People visit temples to get blessings but this is not in my case. As a history enthusiast primarily focusing on Cholas creation, I started picking up places to visit but Thiruvalangadu Vadaranyeshwarar Temple which I am going to talk about was not on my bucket list at that time.
But how I come to know about this beautifully architectured temple built by Cholas during the 12th Century which is one of the remarkable temples situated in the western suburbs of Chennai?
Again, Ponniyin Selvan was the sole reason where in the book it was said, some copper plate inscriptions about Great Aditya Karikalan were still found in Thiruvalangadu which irked me to visit this temple at that point.
It is my pleasure to introduce you to this great Vadaranyeshwarar temple, which is also “Paadal Petra Sthalam” (Four Thevaram songs composed here) and has a 200 years old Banyan tree as Sthala Vruksham.
Awaking early on the republic day with loads of excitement in travelling in my babe (D390) to a famous temple, suddenly I had an epiphany that why not let me visit Kanchipuram Kailasanathar Temple and explore more about the Pallava dynasty. Still, Kanchipuram temple will be more awesome, I took my route towards Thiruvalangadu and stick to my plan. This new route which I have never travelled earlier frustrated me a lot with twisted curves and finally, I could able to reach the temple hardly after 1.30 hours from my home, literally travelling through villages.
I didn’t step down from my bike after spotting such a big temple with long walls and circling the temple on a bike for two rounds to explore its beauties and recognized long pond and a famous Kali Temple nearby the temple.
In spite of great walls and a pond behind this big temple, architectural styles are seeking our attention here. There are many small temples inside this temple and each wall of those temples has beautifully sculpted idols.
Some of the things pulled my consciousness are,
- Lion statue in the corner of big walls, sitting elegantly.
- The Yazhi like sculpted idols beside Shiva shrine, which bring milk poured on to Shiva is exquisitely crafted.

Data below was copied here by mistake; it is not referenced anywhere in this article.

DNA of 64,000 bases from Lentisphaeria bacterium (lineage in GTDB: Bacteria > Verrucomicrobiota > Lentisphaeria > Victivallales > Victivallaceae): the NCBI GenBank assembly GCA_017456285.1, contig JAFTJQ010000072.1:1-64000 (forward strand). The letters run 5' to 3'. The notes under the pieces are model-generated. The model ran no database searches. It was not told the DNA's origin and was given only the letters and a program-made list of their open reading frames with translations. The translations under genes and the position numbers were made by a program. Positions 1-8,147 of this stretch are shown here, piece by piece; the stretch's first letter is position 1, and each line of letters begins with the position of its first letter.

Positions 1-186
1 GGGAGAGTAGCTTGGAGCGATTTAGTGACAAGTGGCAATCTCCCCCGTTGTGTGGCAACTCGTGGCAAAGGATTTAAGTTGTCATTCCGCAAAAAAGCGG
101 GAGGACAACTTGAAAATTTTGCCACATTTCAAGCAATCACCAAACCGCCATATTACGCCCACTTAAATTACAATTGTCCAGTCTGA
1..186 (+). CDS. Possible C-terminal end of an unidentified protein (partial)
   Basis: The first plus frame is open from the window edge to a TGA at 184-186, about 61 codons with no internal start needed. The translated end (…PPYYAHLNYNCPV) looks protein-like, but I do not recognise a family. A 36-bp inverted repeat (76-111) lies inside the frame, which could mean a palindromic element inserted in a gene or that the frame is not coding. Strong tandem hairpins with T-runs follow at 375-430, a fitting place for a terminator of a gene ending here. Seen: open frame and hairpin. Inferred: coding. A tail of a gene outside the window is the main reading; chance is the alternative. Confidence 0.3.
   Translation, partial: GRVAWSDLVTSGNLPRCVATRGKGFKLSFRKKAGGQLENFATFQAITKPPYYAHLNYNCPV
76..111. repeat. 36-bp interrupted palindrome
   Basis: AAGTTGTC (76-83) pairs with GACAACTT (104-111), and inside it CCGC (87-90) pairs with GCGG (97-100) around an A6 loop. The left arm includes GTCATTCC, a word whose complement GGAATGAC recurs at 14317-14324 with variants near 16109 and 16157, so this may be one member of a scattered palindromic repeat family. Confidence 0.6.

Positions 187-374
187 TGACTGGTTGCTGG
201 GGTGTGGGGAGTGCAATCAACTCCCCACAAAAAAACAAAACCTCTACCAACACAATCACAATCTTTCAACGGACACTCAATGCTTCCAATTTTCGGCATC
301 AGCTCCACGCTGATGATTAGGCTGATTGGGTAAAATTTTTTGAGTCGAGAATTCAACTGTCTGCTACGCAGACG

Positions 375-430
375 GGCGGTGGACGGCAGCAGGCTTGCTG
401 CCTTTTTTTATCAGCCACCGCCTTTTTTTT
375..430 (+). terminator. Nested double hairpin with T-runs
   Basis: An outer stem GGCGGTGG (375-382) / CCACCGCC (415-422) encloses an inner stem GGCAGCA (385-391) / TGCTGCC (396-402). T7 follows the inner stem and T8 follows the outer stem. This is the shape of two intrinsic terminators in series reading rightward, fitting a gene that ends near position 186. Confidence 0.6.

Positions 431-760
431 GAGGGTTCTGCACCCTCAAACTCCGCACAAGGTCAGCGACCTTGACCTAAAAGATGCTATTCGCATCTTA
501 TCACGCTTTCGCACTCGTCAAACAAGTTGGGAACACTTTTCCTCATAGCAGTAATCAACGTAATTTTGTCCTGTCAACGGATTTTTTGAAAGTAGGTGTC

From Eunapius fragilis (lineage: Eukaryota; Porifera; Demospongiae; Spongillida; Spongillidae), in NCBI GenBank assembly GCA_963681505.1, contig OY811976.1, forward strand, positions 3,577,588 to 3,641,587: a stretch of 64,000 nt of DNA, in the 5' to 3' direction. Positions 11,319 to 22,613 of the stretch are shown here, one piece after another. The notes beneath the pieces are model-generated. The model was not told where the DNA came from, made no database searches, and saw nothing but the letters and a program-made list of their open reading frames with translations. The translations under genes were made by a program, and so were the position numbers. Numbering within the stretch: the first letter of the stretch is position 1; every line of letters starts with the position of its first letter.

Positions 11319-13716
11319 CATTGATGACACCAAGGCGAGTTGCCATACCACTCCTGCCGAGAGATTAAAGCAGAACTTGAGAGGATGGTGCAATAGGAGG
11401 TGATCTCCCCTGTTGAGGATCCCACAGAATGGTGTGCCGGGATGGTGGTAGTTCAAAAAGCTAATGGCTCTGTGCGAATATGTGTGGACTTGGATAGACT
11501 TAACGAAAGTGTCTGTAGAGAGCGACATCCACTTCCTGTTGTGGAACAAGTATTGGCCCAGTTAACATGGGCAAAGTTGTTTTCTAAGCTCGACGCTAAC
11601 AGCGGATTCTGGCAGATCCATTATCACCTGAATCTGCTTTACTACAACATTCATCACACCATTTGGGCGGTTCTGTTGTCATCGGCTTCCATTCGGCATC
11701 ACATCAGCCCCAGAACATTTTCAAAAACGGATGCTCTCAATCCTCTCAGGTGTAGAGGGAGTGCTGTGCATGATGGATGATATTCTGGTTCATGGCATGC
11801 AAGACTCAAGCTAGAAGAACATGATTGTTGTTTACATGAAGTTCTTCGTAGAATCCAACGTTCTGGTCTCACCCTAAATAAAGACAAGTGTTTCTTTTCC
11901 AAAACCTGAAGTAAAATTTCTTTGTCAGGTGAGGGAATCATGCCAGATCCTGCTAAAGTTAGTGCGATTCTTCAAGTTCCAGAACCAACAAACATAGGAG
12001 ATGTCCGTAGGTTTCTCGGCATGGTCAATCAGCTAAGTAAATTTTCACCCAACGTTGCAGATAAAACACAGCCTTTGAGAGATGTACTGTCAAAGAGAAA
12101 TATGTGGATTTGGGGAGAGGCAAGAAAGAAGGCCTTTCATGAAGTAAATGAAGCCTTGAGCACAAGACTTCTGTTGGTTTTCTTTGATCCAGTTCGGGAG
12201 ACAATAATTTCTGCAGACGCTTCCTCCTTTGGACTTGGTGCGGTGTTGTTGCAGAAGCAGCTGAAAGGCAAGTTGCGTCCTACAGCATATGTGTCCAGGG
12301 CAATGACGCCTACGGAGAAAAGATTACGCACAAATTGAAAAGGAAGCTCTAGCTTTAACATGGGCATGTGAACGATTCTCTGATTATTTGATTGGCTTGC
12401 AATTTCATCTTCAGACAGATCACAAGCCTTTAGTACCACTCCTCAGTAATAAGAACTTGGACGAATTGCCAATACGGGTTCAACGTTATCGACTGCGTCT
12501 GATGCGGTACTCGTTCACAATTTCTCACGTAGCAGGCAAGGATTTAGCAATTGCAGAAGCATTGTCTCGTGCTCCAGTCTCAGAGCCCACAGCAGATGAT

- Hundreds of small idols of various lords in each pillar of the temple, around Shivan shrine, are sculpted very carefully.
- Simma Yazhi’s (Lion faced animal), sitting above each pillar with its rigorous face.
And I captured each thing carefully and attached pictures to fulfil your curiosity.
Distinctive Nataraja Statue
The Nataraja statue found here is unusual than the normal and there is an impressive history behind that statue.
Lord Shiva came to pacify Kali, who was in a rigorous state after killing demons. Kali challenged Lord Shiva to dance with her and if he won, she would give away the place. And while dancing, Shiva’s earring would fell on the ground and he picked it up with his toes of his left leg and fixed it back in his ear by raising his leg vertically while dancing. Kali conceded that she could not dance like him so marvellously and declared lord Shiva to be the winner.
Aforementioned history was the reason for a distinctive Nataraja statue, which is found only in this temple in Tamil Nadu and added a picture of it below.
200 Years old Banyan Tree
There is a 200-year-old tree at the back side of Shiva shrine, which is said to be a Sthala Vruksham of this temple.
This place was once a dense forest of Banyan trees, which is a sole reason behind the name of this place called Thiruvalangadu.
Thiru – Alam – Kadu = Thiruvalangadu.
Thiru – Holy. Alam – Banyan. Kadu – Forest.
I am lucky to have my sight on this beautiful tree which catches fire a month before since devotees had lit camphor under the tree that led to the fire. The tree was also dry, allowing the fire to spread quickly. Here is the recent click of the tree before it catches fire.
The big pond behind this temple was another peculiar thing, you will notice rarely. I have never witnessed such a big pond in any of the temples in my lifetime and this pond was another fodder for my hunger.
The pond is unclean and requires immediate attention by HR & CE department of TN to save water resources and if maintained well, definitely it would attract countless tourists. Pond view goes below.
Instead of finding inscriptions that have been etched on the walls of the Thiruvalangadu temple, which records various donations over centuries, I witnessed all the other beautiful things in and around this temple.
Even localities around this temple were not aware of the inscriptions and could never spot those were the only hard feelings held me of driving apart from this temple.
A very important Chola inscription, dated 1018 A.D., etched on thirty-one copper plates was discovered in this temple as early as 1905.
With the proper guidance and after the right knowledge about those inscriptions in Thiruvalangadu Temple, I would definitely revisit this exceptional temple. With the glad feeling of visiting another precious place in Tamil Nadu,
Moved off from Thiruvalangadu.
Let me know if you have unearthed any similar interesting temples in and around Tamil Nadu in the comments section so that we will explore its excellence.